Home to major consumers such as ByD, Geely and CATL among others, the China, Japan and South Korea EV hub accounts for over half of global lithium consumption. China in particular has experienced very high growth rates alongside higher prices when compared with the rest of the world.

Throughout summer 2017, battery demand remained strong while lithium carbonate battery grade suppliers were delayed or simply could not deliver the material requested against a higher availability of lithium hydroxide battery grade within the Chinese domestic spot market, Chinese consumers and producers told Industrial Minerals.

At the end of summer 2017, battery-grade lithium carbonate availability in the Chinese spot market was reduced dramatically against constant strong demand, which produced a reversal of the traditional price relationship between lithium carbonate and lithium hydroxide within the Chinese domestic market.

The tightness seen in the lithium carbonate spot market pushed this material price above the lithium hydroxide prices at the end of the summer, according to trades confirmed by producers and consumers to Industrial Minerals. This happened only once before in mid-2016 when prices hit unparalleled levels.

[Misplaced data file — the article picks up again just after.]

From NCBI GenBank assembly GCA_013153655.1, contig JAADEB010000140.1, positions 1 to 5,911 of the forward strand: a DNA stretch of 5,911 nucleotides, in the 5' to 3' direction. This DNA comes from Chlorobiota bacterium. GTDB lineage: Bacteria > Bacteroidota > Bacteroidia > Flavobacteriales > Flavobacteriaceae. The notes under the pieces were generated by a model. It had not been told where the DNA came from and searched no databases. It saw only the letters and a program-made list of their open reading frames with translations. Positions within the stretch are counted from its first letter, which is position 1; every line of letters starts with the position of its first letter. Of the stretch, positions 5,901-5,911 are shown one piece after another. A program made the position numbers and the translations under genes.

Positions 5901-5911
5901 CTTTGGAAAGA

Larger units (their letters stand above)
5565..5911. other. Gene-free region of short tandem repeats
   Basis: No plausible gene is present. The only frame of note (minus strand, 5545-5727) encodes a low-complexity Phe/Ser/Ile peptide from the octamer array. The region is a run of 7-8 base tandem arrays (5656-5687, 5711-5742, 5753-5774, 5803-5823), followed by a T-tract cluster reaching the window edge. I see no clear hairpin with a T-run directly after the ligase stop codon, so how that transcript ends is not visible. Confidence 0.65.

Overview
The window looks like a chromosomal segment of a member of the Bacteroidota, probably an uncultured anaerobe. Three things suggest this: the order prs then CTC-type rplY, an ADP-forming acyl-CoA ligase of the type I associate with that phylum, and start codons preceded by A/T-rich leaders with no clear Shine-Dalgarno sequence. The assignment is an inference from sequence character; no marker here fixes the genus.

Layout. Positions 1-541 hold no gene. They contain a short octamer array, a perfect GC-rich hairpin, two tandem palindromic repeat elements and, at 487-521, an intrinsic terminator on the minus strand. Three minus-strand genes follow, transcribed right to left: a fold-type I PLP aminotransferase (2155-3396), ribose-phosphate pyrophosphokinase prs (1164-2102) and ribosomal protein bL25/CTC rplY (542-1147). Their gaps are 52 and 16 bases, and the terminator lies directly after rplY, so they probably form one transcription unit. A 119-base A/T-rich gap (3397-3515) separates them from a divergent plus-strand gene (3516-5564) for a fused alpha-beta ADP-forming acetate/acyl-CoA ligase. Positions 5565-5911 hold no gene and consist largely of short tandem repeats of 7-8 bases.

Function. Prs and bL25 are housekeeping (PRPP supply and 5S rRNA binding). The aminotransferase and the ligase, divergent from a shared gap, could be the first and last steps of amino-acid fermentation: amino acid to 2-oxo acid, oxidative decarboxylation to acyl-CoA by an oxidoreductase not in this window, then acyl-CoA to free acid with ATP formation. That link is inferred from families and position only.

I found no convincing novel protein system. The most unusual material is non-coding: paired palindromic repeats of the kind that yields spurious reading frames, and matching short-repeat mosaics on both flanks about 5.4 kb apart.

The lithium carbonate battery grade, ex-works domestic China spot price for lithium carbonate, reached the average price level of $24.70 per kg on September 14, 2017, while the lithium hydroxide (min 56.5-57.5%) Chinese spot price sat at the average price of $23.80 per kg, according to the Industrial Minerals November 14 market assessment (see graph 1).

 lithium carb vs hydro